and BSA 1 % with shaking for 30 min. at room temperature. The pellet was suspended in 10 ml washing buffer (PBS), and centrifuged at 6000 xg for 10 min to sediment the particles twice more for a total of 3 washes. Later on, coated latex beads were suspended in 10 ml storage buffer GBS-BSA (0.1% glycine, 1% BSA, 0.1% NaN3 in PBS) to a final concentration of 1% solids. Tween 20 (0.01%), a non-ionic surfactant was added to storage buffer (Passive adsorption protocol, n.d.). All reagents were stored at 4-8°C until used without freezing them. Hence, the concentration of adsorbed protein was estimated indirectly as the difference


between the initial total protein and the concentration of unbound.


Performance of agglutination assay: It was performed by addition of equal volumes (30 µl) of the sensitized latex antigen and sera sample on white card, mixed to be homogeneous by using a disposable plastic applicator with tilting motion gently rocked for 8 minutes. Finally agglutination was determined by direct visual examination macroscopically with unaided eye and expressed qualitatively as “+” (agglutination) or “-” (no agglutination) with uppermost illumination. A positive reaction was graded on a scale of + to 4+ on the basis of degree of agglutination present in relation to control serum samples (Figure 1 a and b).


Pretreatment of test sample to enhance the agglutination: Several dilutions of examined serum samples by addition of saline (5%) or normal saline to determine the effect of each dilution on agglutination reaction of LAT, and suitable dilution of serum in different species was applied in LAT.


Statistical analysis for validation of LAT: All the following analyses were performed using SPSS (Version 20, IBM), following the validation guideline described in (OIE, 2013).


Table 1: Electrophoretic Profile of SBPs 50 by SDS-PAGE: (Analysis by SynGene, GeneTools).


Quantity calibration Low molecular weight Marker (S B Ps 50)
Peak Assigned MW (kDa) Bands Apparent Mol. weight (kDa)
1 94 1


2 67 2 30.626
3 43 3


4 30  


6 14


Performance Indicators of Serological Tests: These included the calculation of diagnostic sensitivity (DSe), diagnostic specificity (DSp) with a 95% confidence interval (CI), PPV (positive predictive value), NPV (negative predictive value), LR+ (likelihood ratio of a positive result), and LR- (likelihood ratio of negative result). Validation was measured according to (Greiner et al., 2000).


Estimation of area under the receiver operating characteristic (ROC) curve (AUC): Data were obtained from ROC curve was AUC which is a useful adjunct to DSe and DSp estimates for a quantitative diagnostic test (Greiner et al., 2000; Zweig and Campbell, 1993).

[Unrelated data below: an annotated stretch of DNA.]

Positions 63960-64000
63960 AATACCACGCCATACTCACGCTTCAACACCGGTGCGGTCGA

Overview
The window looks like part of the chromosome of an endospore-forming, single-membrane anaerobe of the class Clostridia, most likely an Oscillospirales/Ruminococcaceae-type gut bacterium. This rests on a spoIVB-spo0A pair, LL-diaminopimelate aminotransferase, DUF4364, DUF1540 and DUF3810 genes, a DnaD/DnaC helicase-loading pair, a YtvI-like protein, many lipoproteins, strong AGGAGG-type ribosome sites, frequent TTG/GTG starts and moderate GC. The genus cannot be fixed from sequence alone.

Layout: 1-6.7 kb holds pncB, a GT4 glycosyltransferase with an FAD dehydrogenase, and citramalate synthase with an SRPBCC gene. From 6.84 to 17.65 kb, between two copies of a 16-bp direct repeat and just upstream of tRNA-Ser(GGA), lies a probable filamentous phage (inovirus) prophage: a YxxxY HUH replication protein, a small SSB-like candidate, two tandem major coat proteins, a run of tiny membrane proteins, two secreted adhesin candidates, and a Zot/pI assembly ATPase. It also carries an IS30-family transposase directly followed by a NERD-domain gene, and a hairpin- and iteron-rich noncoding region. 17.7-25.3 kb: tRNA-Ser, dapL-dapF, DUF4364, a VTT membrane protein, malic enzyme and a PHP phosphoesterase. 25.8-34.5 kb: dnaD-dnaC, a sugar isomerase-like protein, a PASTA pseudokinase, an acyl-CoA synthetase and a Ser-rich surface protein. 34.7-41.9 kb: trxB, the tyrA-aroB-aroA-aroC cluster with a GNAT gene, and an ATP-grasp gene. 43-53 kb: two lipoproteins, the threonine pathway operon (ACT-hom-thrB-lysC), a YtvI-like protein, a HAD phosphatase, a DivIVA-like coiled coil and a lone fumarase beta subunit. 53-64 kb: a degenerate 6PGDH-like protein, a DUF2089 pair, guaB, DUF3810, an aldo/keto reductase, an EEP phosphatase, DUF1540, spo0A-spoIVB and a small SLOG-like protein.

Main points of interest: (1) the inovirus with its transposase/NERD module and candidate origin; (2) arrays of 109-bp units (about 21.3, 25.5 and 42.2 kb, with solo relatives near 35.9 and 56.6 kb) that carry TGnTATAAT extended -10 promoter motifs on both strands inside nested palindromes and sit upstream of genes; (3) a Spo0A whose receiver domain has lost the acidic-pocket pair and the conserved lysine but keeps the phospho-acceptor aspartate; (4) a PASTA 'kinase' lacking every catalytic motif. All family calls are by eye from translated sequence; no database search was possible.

Kappa (ƙ) Agreement: Estimation of Kappa agreement (ƙ) between LAT and CFT in lieu the gold standard in different ruminant species was used to judge the matching of results at P< 0.05.




Immunochemical analysis of sbps 50 antigen and determination of concentration of protein antigen before and after coating

Analysis of peptides bands of SBPs 50 by SDS-PAGE (12.5%) in Table 1 reveals three distinctive peptide bands with apparent molecular weights 37.6, 30.6 and 17.2 kDa when compared with low molecular weight marker ranging from 14 to 94 kDa.


In our experiment, concentration of the attained protein was 1.7 mg /ml using Bradford assay. Suitable amount of adsorbed protein to microsphere was calculated, and 10x excess protein was added. We found that half of the added protein remained unabsorbed after coating.


Diagnostic performance of serological immunoassays

A total of 640 serum samples were tested by BAPA, RBT, CFT and LAT using protein antigen SBPs 50 to judge the efficacy of the new antigen. Statistical evaluation of the obtained results was illustrated in (Table 2 and 3) for both large and small ruminants. Using two-by-two contingency table with groups of subjects divided according to a gold standard in rows and the used examined test in columns. In large ruminants (Table 2), LAT attained lower


Table 2: Diagnostic Performance of LAT in Relation to other Serological Immunoassays used in Large Ruminant.


Parameter Cattle   Buffaloes
T+ T- T+ T- T+ T- T+ T- T+ T- T+ T-
D+ 108

107 a


106 a


105 a

3 D+ 60

59 a


59 a


57 a

D- 52 9

43 b


45 b


48 b

D- 100 5

95 b


98 b


99 b

DSe 99.1% 98.1% 97.2%   98.3% 98.3% 95%
DSp 82.7% 86.5% 92.3%   95.0% 98.0% 99%
PPV 92.1 93 96.3   92.1 96.7 98.2
NPV 98.9 95.7 94.1   98.9 98.9 97
LR+ 5.7 7.3 12.6   19.6 49.2 95
LR- 0.01 0.02 0.03   0.02 0.02 0.05
AUC 0.91 0.92 0.95   0.97 0.98 0.97